Measurement of extracellular acidification rates by microphysiometry provides a means to analyze the function of ion channels expressed in yeast cells. These measurements depend on the proton pumping action of the H -ATPase, a central component of the yeast plasma membrane. We used microphysiometry to analyze the activity of two ion channels expressed in yeast. In one example, an inwardly rectifying K* channel, gplRKI, provides a potassium uptake function when expressed in a potassium transporter-defective yeast strain. Rates of acidification in gplRKI-expressing cells directly reflect channel function. Addition of cesium, an inhibitor of gplRKI activity, results in an immediate reduction in acidification rates. In a second example, expression of a nonselective cation channel, the influenza virus M2 protein, is believed to interfere with the maintenance of the electrochemical proton gradient by the H -ATPase. In cells expressing the M2 channel, addition of inhibitors increases the rate of proton extrusion. Moreover, functional differences between two M2 inhibitors, amantadine and BL-1743, are distinguished by the microphysiometer. This application demonstrates the utility of the microphysiometer for functional studies of ion channels; it is adaptable to a screening process for compounds that modulate ion channel activity.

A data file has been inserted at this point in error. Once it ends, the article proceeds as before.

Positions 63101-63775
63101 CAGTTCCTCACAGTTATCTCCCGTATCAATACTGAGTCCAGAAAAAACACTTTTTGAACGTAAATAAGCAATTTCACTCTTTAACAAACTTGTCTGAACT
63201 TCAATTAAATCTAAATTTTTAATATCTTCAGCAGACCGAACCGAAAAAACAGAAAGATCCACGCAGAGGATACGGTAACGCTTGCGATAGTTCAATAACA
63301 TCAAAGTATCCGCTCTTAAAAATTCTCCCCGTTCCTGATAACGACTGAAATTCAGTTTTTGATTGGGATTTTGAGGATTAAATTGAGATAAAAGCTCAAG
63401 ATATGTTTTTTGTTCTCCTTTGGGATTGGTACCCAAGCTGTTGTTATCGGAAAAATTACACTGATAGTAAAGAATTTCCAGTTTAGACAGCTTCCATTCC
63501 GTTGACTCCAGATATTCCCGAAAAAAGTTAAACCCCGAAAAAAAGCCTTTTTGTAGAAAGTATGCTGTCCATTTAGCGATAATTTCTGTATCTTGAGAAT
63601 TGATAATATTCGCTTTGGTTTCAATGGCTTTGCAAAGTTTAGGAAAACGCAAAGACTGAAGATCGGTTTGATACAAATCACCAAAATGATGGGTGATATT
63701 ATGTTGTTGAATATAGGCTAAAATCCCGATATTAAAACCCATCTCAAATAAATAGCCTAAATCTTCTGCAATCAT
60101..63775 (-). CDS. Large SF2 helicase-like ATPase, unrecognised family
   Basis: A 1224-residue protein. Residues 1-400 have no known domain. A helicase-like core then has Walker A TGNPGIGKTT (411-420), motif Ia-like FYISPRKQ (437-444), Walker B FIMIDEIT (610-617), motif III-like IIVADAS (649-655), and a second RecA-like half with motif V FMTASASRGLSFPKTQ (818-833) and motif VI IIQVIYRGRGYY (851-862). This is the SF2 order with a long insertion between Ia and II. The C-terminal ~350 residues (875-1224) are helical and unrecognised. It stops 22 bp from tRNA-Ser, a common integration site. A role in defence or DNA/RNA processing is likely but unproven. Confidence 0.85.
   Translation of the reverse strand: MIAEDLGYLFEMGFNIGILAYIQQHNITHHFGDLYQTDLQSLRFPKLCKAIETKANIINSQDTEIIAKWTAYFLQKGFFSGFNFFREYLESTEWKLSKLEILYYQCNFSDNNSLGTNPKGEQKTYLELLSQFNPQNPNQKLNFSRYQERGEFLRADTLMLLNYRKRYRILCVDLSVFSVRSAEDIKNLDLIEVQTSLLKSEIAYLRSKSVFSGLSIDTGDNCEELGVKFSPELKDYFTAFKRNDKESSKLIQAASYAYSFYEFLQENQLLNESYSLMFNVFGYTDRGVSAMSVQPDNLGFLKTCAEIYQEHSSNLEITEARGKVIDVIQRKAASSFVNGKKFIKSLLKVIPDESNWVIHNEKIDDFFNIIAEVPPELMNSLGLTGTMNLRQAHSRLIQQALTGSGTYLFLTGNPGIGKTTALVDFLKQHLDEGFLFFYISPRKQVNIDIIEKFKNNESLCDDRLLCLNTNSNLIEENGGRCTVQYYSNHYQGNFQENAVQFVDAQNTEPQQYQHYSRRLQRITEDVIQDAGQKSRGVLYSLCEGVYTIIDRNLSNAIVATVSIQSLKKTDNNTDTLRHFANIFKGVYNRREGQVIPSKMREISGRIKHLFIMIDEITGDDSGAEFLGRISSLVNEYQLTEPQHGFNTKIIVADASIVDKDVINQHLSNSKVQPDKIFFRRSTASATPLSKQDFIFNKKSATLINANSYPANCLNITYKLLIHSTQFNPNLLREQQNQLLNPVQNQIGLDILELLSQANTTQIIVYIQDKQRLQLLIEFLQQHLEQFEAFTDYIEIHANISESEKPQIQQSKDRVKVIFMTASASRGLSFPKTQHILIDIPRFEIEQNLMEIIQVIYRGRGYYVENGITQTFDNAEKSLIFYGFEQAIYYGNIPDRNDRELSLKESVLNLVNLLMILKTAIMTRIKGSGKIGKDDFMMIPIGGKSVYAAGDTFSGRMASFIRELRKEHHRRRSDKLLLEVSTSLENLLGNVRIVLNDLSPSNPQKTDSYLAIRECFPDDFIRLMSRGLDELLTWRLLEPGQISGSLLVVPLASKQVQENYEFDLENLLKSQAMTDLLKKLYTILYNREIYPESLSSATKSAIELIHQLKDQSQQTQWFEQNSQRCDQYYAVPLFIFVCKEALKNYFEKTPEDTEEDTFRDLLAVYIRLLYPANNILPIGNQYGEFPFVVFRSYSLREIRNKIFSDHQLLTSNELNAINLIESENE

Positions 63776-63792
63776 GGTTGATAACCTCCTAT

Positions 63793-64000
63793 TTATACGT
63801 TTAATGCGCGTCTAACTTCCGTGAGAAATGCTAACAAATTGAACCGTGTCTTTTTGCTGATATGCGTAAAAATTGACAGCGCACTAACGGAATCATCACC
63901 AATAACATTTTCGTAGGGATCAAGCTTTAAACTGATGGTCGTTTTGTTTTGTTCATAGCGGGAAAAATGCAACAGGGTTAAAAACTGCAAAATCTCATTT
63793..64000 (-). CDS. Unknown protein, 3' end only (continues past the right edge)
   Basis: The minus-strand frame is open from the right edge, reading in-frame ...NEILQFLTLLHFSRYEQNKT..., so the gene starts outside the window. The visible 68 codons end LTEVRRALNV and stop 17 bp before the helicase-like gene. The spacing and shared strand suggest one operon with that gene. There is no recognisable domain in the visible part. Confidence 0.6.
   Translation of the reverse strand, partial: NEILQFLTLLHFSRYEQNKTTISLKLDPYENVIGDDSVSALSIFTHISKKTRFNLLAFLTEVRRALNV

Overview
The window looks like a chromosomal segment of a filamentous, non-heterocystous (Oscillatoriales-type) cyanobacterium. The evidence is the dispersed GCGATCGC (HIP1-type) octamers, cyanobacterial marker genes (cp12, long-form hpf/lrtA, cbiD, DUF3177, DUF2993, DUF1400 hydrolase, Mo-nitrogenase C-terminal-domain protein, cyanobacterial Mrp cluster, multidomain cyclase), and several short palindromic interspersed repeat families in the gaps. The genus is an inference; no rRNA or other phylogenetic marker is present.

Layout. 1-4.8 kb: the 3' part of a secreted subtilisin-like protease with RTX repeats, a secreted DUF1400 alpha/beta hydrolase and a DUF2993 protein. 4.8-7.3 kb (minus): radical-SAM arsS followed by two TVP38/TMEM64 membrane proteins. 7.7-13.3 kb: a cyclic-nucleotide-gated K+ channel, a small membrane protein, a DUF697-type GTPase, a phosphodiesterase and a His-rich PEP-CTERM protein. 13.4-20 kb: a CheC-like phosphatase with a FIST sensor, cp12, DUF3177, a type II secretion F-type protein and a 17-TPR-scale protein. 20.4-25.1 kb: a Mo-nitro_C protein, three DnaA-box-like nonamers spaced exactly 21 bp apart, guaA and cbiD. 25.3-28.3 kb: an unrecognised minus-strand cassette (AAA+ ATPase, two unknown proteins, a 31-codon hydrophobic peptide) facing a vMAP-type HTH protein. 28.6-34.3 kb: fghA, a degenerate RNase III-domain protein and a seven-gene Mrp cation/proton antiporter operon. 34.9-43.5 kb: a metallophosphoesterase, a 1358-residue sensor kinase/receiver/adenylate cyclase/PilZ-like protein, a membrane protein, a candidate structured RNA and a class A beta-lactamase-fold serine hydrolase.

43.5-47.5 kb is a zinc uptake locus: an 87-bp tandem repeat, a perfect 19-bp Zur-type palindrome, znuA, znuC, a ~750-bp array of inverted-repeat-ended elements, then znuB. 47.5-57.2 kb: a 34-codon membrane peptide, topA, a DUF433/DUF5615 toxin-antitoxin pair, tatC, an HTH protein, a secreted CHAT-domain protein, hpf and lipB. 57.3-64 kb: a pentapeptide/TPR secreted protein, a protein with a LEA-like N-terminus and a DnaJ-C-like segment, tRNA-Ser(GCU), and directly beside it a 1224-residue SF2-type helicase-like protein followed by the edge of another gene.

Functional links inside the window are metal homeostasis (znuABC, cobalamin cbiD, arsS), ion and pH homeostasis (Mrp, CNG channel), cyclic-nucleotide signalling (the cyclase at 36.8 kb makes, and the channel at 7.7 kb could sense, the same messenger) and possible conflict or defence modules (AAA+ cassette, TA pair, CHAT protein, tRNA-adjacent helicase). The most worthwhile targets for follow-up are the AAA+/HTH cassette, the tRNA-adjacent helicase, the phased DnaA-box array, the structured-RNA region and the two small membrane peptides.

ASJC Scopus subject areas
- Applied Microbiology and Biotechnology
- Molecular Medicine
- Biomedical Engineering